The Board of Governors consists of twelve (12) members, nine (9) attorney members, and three (3) non-attorney citizen members. The nine active members of the Alaska Bar are elected by their peers to govern the affairs of the Association. Serving three-year staggered terms, two attorneys represent the First Judicial District, four are from the Third Judicial District, two serve the Second and Fourth Judicial Districts, and one member is elected at-large. The Board fills any vacancy through appointment until the next election. The three citizen members are appointed by the governor and are subject to legislative confirmation. These public members also serve staggered three-year terms.
Find a current Listing of Board Members & Officers here.
View a list of Historical Alaska Bar Association presidents.
Get to know our Board and learn some fun background information about them here.
The Board generally meets five to six times a year at dates and places designated by the President of the Association; special meetings may be called by the President or three members of the Board of Governors.
Visit our dedicated page Meeting Dates and Information
Click here to view Resolutions, Commissions, and Communication from the Alaska Bar Association’s Board of Governors.
Looking for previous annual reports? Visit this page for current and past reports.
Beginning in 2003, the Alaska Bar Foundation – Jay Rabinowitz Public Service Award has been given by the Board of Trustees of the Alaska Bar Foundation to the individual whose life work has demonstrated a commitment to public service in the State of Alaska. The Award is funded through generous gifts from the public in honor of the late Alaska Supreme Court Justice Jay Rabinowitz.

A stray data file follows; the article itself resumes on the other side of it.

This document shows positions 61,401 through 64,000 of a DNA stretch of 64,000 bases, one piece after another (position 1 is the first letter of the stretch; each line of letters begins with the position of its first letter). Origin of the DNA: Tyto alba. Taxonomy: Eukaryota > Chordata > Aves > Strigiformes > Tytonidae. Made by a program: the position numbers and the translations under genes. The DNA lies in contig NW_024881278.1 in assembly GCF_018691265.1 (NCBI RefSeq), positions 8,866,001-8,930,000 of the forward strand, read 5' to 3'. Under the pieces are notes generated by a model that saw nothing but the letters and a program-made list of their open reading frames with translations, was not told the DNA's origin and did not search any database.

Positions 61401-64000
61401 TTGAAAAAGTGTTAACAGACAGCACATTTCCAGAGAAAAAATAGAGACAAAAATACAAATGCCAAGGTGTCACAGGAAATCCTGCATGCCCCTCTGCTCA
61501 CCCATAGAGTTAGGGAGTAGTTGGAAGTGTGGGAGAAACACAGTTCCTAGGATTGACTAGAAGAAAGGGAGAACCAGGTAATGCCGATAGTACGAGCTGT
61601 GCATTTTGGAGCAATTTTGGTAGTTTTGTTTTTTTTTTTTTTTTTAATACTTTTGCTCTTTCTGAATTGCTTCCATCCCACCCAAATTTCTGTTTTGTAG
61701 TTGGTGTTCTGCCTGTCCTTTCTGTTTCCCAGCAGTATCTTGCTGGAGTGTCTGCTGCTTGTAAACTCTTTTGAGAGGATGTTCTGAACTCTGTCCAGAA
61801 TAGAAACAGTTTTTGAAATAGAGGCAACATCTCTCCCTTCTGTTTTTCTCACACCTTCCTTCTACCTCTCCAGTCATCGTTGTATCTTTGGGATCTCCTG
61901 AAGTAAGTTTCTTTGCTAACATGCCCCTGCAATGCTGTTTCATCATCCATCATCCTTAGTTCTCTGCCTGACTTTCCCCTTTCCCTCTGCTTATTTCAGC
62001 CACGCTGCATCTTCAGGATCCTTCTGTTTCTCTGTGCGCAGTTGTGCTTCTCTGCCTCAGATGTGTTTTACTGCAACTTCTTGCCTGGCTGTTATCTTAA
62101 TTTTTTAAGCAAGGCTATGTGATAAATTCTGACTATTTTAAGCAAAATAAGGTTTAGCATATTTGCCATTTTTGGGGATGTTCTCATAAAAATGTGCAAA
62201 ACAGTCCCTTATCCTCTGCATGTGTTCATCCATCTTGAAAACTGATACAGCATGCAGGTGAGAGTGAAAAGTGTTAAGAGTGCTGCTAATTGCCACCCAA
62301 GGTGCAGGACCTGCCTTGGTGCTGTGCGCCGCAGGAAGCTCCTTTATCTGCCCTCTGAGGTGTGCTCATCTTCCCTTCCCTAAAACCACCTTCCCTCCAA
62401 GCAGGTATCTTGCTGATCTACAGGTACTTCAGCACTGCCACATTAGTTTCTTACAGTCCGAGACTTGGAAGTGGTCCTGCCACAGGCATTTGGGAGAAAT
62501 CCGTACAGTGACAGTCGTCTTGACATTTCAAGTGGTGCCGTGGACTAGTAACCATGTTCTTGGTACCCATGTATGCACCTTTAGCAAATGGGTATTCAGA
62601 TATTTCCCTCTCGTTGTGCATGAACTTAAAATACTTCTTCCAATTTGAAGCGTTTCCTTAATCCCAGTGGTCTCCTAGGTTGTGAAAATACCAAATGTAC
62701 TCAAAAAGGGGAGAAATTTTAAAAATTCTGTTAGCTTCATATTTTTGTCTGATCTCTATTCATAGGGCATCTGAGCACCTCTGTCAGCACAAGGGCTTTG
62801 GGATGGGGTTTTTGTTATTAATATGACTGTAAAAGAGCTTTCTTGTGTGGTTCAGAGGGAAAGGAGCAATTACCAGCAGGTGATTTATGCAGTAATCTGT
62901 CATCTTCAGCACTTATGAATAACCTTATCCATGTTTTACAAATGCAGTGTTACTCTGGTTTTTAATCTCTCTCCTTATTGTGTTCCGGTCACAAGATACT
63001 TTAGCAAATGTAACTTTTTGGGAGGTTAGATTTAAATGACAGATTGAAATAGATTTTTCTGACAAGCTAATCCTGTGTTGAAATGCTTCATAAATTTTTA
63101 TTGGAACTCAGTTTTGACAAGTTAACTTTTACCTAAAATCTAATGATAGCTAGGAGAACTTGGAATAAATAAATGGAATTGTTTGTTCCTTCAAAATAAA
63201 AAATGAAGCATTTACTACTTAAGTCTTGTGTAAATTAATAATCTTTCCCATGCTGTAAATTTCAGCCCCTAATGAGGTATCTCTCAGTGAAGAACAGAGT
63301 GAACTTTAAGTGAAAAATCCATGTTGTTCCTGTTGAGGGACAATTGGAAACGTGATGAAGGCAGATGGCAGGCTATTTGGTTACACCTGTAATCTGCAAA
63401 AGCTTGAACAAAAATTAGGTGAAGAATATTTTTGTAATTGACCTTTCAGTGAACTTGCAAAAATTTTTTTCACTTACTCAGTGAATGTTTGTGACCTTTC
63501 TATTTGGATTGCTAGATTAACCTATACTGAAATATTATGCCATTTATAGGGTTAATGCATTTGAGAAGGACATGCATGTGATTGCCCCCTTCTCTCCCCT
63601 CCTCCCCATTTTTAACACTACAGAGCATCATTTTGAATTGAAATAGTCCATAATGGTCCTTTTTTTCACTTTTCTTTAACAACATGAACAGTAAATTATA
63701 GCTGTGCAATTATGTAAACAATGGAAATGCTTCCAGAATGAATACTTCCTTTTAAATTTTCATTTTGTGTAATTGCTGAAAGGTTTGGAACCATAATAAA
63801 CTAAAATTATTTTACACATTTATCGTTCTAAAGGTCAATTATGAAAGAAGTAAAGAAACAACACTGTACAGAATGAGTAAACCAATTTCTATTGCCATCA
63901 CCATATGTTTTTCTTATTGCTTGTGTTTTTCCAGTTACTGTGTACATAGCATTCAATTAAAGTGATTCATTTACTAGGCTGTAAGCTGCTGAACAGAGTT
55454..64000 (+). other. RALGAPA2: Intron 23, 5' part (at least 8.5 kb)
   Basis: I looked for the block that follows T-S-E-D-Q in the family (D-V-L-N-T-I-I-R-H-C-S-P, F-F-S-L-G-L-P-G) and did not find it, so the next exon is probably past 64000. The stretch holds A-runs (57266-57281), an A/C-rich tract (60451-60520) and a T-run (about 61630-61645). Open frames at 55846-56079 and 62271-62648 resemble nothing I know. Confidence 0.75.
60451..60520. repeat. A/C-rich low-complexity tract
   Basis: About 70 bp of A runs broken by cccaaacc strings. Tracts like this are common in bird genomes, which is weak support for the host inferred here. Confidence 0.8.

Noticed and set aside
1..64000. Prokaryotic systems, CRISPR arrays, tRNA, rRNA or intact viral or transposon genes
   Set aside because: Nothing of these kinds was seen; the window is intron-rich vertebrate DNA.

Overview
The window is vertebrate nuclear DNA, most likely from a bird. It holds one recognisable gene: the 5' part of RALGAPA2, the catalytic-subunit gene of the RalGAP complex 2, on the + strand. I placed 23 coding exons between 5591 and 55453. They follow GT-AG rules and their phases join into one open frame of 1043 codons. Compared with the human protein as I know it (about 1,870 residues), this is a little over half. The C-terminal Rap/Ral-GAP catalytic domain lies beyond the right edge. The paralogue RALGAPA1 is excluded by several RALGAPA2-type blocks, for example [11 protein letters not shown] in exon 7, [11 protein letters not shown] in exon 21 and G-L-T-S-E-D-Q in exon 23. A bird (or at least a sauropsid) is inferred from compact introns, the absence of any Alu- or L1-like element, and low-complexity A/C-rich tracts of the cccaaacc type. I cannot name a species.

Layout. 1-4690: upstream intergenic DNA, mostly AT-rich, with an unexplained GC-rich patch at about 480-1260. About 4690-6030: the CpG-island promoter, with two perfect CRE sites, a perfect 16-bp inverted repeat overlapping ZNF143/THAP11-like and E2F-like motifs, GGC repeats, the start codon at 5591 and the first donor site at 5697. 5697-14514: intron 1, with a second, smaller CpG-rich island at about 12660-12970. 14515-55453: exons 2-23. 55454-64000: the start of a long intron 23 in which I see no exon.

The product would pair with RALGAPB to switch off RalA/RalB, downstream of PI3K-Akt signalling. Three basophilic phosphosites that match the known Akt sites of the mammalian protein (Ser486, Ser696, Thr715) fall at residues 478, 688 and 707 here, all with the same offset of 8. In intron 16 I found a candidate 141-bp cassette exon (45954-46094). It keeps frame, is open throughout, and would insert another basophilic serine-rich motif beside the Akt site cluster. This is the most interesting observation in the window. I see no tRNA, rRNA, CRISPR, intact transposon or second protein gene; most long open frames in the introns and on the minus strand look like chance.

The Alaska Bar Association offers law school scholarships to current 1st or 2nd year law students who demonstrate ties to Alaska, and an intent to return to Alaska within two years of graduation.
Applications for a scholarship must be sent to the Alaska Bar Association by March 1.
View our Scholarships page for information and application.
The IOLTA program is important in Alaska because government budget cuts have drastically eroded the funds available for civil legal services for the economically disadvantaged.
Sections & Committees
To find a specific Alaska Bar Association Committee webpage, click here.
For descriptions of Alaska Bar Committees, click here.
The Bar Rag represents the voice of the legal community in Alaska. Edited and written by attorneys, for attorneys, it is known for its often-irreverent and always-topical content. Click the corresponding link to learn more about the Alaska Bar Rag:
Visit our Adjunct Organizations & Local Bar Associations page for contact information and links.
Looking for additional legal resources? Visit our Legal Resources Websites page.
If you are aware of anyone within the Alaska legal community (lawyers, law office personnel, judges, or courthouse employees) who suffers a sudden catastrophic loss due to an unexpected event, illness, or injury, the Alaska Bar Association’s SOLACE Program can likely assist that person in some meaningful way.